At a time when disparities between the haves and have-nots grow ever wider and when compassion and kindness seem to be in increasingly short supply, films like “Howards End” mean a lot to us, helping to restore our faith in our capacity to care. Let us hope the message is not lost on us.

Copyright © 2016, by Brent Marchant. All rights reserved.

‘Miss Peregrine’ validates the ‘peculiar’ found in each of us

“Miss Peregrine’s Home for Peculiar Children” (2016). Cast: Eva Green, Asa Butterfield, Samuel L. Jackson, Judi Dench, Rupert Everett, Allison Janney, Terence Stamp, Chris O’Dowd, Ella Purnell, Finlay MacMillan, Lauren McCrostie, Hayden Keeler-Stone, Georgia Pemberton, Milo Parker, Raffielle Chapman, Pixie Davies, Aiden Flowers, Nicholas Oteri, Helen Day, Philip Philman, Jack Brady, Scott Handy, Kim Dickens, O-Lan Jones. Director: Tim Burton. Screenplay: Jane Goldman. Book: Ransom Riggs, Miss Peregrine’s Home for Peculiar Children. Web site. Trailer.

In an age where many of us feel like we’re being coerced into various forms of social homogenization, it can be difficult for those who are “different” – perhaps even downright unconventional – just to get by. The pressure to conform can be unbearable, maybe even perilous, especially when confronted with the intolerance of the powers that be. Thankfully, though, there are those who are not afraid to stand up for themselves – or who are willing to protect those who are unable to do so – to keep dastardly influences at bay. That’s the drama that plays out in the delightful new Tim Burton fable, “Miss Peregrine’s Home for Peculiar Children.”

Based on the book of the same name, this colorful adventure’s plot is too involved to detail here, but the picture essentially involves the exploits of Jake Portman (Asa Butterfield), a somewhat geeky teenager who’s thrust into investigating the murder of the doting grandfather (Terence Stamp) he so dearly adores. His inquiry quickly leads him into a supernatural adventure involving time travel, protected temporal sanctuaries, and a host of unusual characters, including a home full of specially gifted youngsters (Ella Purnell, Finlay MacMillan, Lauren McCrostie, Hayden Keeler-Stone, Georgia Pemberton, Milo Parker, Raffielle Chapman, Pixie Davies), their loving protector, Miss Alma Peregrine (Eva Green), and a cabal of evildoers (Helen Day, Philip Philman, Jack Brady, Scott Handy) seeking to undermine the children’s efforts to be themselves, led by their nefarious mastermind, Mr. Barron (Samuel L. Jackson). The result is a rollicking, sometimes-frightening, sometimes-wondrous, sometimes-hilarious jaunt across time and alternate dimensions.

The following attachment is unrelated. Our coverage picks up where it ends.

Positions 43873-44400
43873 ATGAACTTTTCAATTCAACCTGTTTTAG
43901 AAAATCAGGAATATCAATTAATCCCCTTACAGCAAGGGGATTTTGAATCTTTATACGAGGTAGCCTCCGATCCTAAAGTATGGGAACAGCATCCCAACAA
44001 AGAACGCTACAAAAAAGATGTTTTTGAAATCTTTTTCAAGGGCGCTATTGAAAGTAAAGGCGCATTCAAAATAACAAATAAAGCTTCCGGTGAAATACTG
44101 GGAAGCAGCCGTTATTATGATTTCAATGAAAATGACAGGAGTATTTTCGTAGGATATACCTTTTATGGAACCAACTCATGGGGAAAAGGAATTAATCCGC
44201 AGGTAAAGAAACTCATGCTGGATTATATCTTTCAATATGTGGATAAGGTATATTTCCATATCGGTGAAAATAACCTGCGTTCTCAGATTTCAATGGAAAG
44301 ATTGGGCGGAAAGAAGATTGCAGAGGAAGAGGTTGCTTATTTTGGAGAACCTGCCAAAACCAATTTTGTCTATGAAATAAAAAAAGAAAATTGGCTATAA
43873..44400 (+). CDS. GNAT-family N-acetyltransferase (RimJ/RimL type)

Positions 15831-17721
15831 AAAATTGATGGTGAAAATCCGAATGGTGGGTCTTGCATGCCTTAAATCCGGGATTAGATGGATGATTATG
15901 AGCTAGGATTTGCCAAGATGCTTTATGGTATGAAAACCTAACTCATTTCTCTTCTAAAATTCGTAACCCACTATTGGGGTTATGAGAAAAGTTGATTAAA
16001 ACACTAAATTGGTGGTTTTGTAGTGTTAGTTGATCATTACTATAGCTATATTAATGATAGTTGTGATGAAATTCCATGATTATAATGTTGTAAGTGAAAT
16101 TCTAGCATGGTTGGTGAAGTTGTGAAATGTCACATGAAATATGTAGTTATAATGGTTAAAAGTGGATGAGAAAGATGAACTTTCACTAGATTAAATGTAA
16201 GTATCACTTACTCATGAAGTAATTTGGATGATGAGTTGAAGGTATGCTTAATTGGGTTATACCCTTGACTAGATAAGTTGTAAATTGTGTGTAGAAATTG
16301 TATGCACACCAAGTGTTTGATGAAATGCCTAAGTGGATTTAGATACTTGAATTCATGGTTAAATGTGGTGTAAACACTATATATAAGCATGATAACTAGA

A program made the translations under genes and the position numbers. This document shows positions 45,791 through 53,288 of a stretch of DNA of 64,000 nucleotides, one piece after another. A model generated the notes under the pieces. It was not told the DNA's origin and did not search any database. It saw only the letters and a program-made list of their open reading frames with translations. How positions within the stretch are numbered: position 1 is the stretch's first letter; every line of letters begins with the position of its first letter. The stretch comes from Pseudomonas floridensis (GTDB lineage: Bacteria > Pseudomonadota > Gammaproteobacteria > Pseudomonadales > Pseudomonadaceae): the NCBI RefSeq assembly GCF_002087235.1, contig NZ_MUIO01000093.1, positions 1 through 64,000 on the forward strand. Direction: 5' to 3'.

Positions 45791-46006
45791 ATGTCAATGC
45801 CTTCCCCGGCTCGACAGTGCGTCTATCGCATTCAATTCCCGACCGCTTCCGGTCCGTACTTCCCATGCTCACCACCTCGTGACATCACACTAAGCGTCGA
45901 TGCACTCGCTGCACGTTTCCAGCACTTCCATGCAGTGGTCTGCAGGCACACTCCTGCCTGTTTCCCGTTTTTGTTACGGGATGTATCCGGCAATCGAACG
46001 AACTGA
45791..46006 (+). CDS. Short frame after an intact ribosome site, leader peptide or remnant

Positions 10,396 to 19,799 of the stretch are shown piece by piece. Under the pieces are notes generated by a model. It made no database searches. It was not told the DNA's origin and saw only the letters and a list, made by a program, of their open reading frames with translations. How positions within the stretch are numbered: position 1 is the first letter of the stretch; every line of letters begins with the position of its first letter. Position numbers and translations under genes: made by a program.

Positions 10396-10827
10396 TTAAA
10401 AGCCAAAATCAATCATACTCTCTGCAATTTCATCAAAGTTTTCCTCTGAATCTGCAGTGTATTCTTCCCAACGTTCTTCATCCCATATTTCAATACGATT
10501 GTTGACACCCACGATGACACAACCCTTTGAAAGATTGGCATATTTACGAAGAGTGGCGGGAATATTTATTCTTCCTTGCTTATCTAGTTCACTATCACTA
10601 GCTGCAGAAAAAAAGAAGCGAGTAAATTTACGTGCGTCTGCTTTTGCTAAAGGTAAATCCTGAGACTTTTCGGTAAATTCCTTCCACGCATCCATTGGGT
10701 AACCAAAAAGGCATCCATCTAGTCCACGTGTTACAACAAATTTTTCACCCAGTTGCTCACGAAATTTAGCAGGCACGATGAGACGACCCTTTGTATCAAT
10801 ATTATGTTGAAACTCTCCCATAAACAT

Geeky teenager Jake Portman (Asa Butterfield, left) befriends Emma Bloom (Ella Purnell, right), one of a number of unusually gifted youngsters, in director Tim Burton’s delightful new cinematic fable, “Miss Peregrine’s Home for Peculiar Children.” Photo by Jay Maidment, courtesy of Twentieth Century Fox Film Corporation.

Much of the narrative in “Miss Peregrine” deals with our willingness to keep limitations from holding us back. That’s particularly true for the children in this story, who possess remarkable powers, such as the ability to control the air (Purnell), the ability to project dreams as visual images (Keeler-Stone) and superhuman strength (Davies). Their protector, Miss Peregrine, has comparable talents of her own, like the ability to shape-shift, transforming herself into a bird (hence her name) at will. These talents are far from mainstream capabilities, abilities that easily might intimidate those who don’t possess them. The kids and Miss Peregrine recognize this, too, freely referring to themselves as “peculiars.” But they also don’t let these unconventional skills inhibit them from being themselves. They’re unafraid to make use of their faculties when warranted.

So how have the peculiars come to have these abilities? It’s because they believe they possess them, and those beliefs, in turn, shape the reality they experience. This principle is the cornerstone of conscious creation philosophy, the means by which we materialize the existence we experience through the power of our thoughts, beliefs and intents. And, based on the powers that the children and their protector wield, it’s apparent they’re quite proficient at it, too.